NFL Markov: 1 of n (a basic markov chain)

This is the first in a series of posts describing my work on a Markov chain tool to analyze football. The code is available from github,
https://github.com/bdilday/nflMarkov

Before talking about football, I want to talk about a less complicated problem. It is probably worth saying at this point that I am not a mathematician, nor a computer scientist. What I am is an astronomer and astrophysicist, so obviously I know some math and some programming, but at the same time I’m not necessarily an expert on Markov chains. As with most things, what I know is what I’ve picked up in order to work on research problems, so what I have to say may be obvious, or naive. In any case, writing this out is in large part for my own sake, to help myself clarify my thoughts on the problem; as well as to hopefully be useful people who read this without much knowledge of Markov chains coming in.

The first simple problem I want to talk about, which is pretty much the simplest non-trivial Markov chain problem I can think of, is this; imagine a random walk where there are 5 possible states which I will call s_{-2}, s_{-1}, s_{0}, s_{+1}, s_{+2}. In each step of the process, the walker can move one step to the right, which happens with probability p, or one step to the left, which happens with probability q=1-p. If the walker lands at position +2 or -2 they stay there. Here is what the transition matrix looks like,

T_{ij} = \left(  \begin{array}{ccccc}   1 & 1-p & 0 & 0 & 0 \\   0 & 0 & 1-p & 0 & 0 \\   0 & p & 0 & 1-p & 0 \\   0 & 0 & p & 0 & 0 \\   0 & 0 & 0 & p & 1 \\  \end{array}  \right)

To be clear, this is the probability to transition TO the state i, FROM the state j. If I iterate once, i.e., compute T^2 = T_{ik}T_{kj} (this is the Einstein notation for maytrix multiplication), I get,

T^{2} =   \left(  \begin{array}{ccccc}   1 & 1-p & (1-p)^2 & 0 & 0 \\   0 & (1-p) p & 0 & (1-p)^2 & 0 \\   0 & 0 & 2 (1-p) p & 0 & 0 \\   0 & p^2 & 0 & (1-p) p & 0 \\   0 & 0 & p^2 & p & 1 \\  \end{array}  \right)

Two times,

T^{3} =  \left(  \begin{array}{ccccc}   1 & p (1-p)^2-p+1 & (1-p)^2 & (1-p)^3 & 0 \\   0 & 0 & 2 (1-p)^2 p & 0 & 0 \\   0 & 2 (1-p) p^2 & 0 & 2 (1-p)^2 p & 0 \\   0 & 0 & 2 (1-p) p^2 & 0 & 0 \\   0 & p^3 & p^2 & (1-p) p^2+p & 1 \\  \end{array}  \right)

Three times,

T^{4} =  \left(  \begin{array}{ccccc}   1 & p (1-p)^2-p+1 & p (1-p)^3+\left(p (1-p)^2-p+1\right) (1-p) & (1-p)^3 & 0 \\   0 & 2 (1-p)^2 p^2 & 0 & 2 (1-p)^3 p & 0 \\   0 & 0 & 4 (1-p)^2 p^2 & 0 & 0 \\   0 & 2 (1-p) p^3 & 0 & 2 (1-p)^2 p^2 & 0 \\   0 & p^3 & (1-p) p^3+\left((1-p) p^2+p\right) p & (1-p) p^2+p & 1 \\  \end{array}  \right)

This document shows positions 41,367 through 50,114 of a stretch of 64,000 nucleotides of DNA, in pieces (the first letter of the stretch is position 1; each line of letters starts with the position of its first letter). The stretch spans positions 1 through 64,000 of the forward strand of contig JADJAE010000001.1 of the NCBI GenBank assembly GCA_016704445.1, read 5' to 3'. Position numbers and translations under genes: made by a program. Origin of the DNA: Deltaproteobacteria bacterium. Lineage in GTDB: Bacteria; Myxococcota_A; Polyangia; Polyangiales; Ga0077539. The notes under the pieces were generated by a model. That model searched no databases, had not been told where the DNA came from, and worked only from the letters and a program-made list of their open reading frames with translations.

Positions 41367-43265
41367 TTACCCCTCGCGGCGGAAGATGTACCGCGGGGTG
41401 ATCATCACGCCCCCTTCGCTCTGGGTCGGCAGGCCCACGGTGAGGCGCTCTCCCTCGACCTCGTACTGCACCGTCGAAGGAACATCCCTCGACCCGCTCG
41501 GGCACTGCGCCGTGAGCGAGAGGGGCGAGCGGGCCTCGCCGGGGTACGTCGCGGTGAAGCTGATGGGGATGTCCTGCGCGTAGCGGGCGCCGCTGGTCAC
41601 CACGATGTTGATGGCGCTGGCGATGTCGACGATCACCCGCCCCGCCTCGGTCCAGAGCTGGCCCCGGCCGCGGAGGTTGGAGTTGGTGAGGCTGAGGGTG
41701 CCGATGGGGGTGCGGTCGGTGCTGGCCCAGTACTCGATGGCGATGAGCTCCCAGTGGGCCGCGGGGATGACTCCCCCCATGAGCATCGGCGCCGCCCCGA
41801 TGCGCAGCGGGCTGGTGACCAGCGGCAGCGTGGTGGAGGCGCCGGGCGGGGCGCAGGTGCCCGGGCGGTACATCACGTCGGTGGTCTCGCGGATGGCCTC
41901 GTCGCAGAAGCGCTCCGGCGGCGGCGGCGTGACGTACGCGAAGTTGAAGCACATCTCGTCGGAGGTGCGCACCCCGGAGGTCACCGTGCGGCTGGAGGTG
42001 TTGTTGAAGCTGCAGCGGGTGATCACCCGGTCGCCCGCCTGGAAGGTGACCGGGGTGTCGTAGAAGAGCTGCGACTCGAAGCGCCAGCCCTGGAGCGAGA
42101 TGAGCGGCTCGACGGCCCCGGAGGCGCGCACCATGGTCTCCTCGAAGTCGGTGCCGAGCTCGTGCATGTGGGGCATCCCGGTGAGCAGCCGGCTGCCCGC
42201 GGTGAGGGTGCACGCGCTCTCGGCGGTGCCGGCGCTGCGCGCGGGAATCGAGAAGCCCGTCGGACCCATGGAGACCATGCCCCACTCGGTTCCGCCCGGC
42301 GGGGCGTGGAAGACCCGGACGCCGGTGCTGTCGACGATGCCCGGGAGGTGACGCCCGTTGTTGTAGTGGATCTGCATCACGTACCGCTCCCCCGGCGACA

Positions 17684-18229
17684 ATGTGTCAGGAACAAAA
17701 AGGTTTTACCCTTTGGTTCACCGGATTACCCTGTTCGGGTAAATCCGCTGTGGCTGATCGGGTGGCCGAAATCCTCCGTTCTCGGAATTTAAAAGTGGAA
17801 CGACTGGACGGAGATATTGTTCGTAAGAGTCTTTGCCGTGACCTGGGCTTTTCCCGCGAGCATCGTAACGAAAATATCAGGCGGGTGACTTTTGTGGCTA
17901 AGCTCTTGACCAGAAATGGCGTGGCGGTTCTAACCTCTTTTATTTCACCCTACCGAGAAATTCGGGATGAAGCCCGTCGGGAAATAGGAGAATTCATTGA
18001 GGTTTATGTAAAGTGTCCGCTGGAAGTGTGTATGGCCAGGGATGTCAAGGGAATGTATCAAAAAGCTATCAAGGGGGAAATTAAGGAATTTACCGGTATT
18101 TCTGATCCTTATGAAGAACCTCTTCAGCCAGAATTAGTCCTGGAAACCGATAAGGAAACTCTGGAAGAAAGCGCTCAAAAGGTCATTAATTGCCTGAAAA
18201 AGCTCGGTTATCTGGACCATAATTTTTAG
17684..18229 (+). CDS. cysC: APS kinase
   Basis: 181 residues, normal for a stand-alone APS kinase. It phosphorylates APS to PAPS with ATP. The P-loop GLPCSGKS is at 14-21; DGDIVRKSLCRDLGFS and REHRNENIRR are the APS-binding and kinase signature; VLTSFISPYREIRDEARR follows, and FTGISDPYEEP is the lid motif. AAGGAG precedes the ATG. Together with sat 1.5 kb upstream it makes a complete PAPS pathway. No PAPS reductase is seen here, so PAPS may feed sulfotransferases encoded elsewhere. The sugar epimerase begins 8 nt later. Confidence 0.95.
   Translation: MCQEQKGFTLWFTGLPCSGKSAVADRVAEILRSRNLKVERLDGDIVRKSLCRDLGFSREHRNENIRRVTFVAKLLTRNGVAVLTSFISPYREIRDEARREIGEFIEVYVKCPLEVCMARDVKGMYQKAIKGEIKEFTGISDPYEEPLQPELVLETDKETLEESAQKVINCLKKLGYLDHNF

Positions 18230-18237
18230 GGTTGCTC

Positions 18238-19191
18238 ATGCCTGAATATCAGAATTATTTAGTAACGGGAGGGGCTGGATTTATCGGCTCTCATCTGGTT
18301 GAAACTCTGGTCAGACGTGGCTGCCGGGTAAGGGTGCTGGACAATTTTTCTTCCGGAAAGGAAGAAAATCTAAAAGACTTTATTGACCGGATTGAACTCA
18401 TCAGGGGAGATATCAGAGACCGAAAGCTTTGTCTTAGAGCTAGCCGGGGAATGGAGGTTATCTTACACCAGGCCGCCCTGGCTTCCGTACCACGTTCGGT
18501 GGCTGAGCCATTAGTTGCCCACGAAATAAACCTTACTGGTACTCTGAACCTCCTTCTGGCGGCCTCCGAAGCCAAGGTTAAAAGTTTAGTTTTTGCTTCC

You can stare at these and start to see the structure of how you move from state to state as you iterate the Markov chain, but I think the main usefulness is just to illustrate that repeated applications of the transition matrix mix things up in a deterministic and straight-forward (if tedious to enumerate) way. For a simple problem like this you could probably even come up with a closed form solution.

Now let me put in some numbers and keep iterating the transition matrix until it converges. lets try p=1-p=0.5. If I iterate 100 times, and round to zero values less than 1 \times 10^{-6}, I get,

T^{100} \approx T^{\infty} =   \left(  \begin{array}{ccccc}   1. & 0.75 & 0.5 & 0.25 & 0 \\   0 & 0 & 0 & 0 & 0 \\   0 & 0 & 0 & 0 & 0 \\   0 & 0 & 0 & 0 & 0 \\   0 & 0.25 & 0.5 & 0.75 & 1. \\  \end{array}  \right)

So what exactly does this mean? It means if I start in the state s_{-2} (all the way to the left), I end in the state s_{-2} with probability 1. If I start in the state s_{-1} I end in the state s_{-2} with probability 0.75 and s_{+2} with probability 0.25. If I start in the state s_0, I end in the state s_{-2} with probability 0.5 and s_{+2} with probability 0.5. In other words, reading down each column (j) tells me the probability to end in the state (i) after 100 (which may as well be infinity) transitions.

If I use p=0.501 instead, this is what I get,

\left(  \begin{array}{ccccc}   1. & 0.748498 & 0.498 & 0.248502 & 0 \\   0 & 0 & 0 & 0 & 0 \\   0 & 0 & 0 & 0 & 0 \\   0 & 0 & 0 & 0 & 0 \\   0 & 0.251502 & 0.502 & 0.751498 & 1. \\  \end{array}  \right)

If I use p=0.99, I get,

\left(  \begin{array}{ccccc}   1. & 0.010101 & 0.00010202 & 1.02 \times 10^{-6} & 0 \\   0 & 0 & 0 & 0 & 0 \\   0 & 0 & 0 & 0 & 0 \\   0 & 0 & 0 & 0 & 0 \\   0 & 0.989899 & 0.999898 & 0.999999 & 1. \\  \end{array}  \right)

This first post just shows that you can set up a Markov chain that models a random walk and make the states at the end “sinks” (or roach motels; once you enter, you never leave), and after iterating enough times, you will always end up in one of the sinks. In the football application, the sinks are going to be scoring events. So we can imagine that making it all the way to the right is like scoring a touchdown, all the way to the left, like giving up a safety. In the next part I’ll look at the expectation values associated with such a Markov chain.

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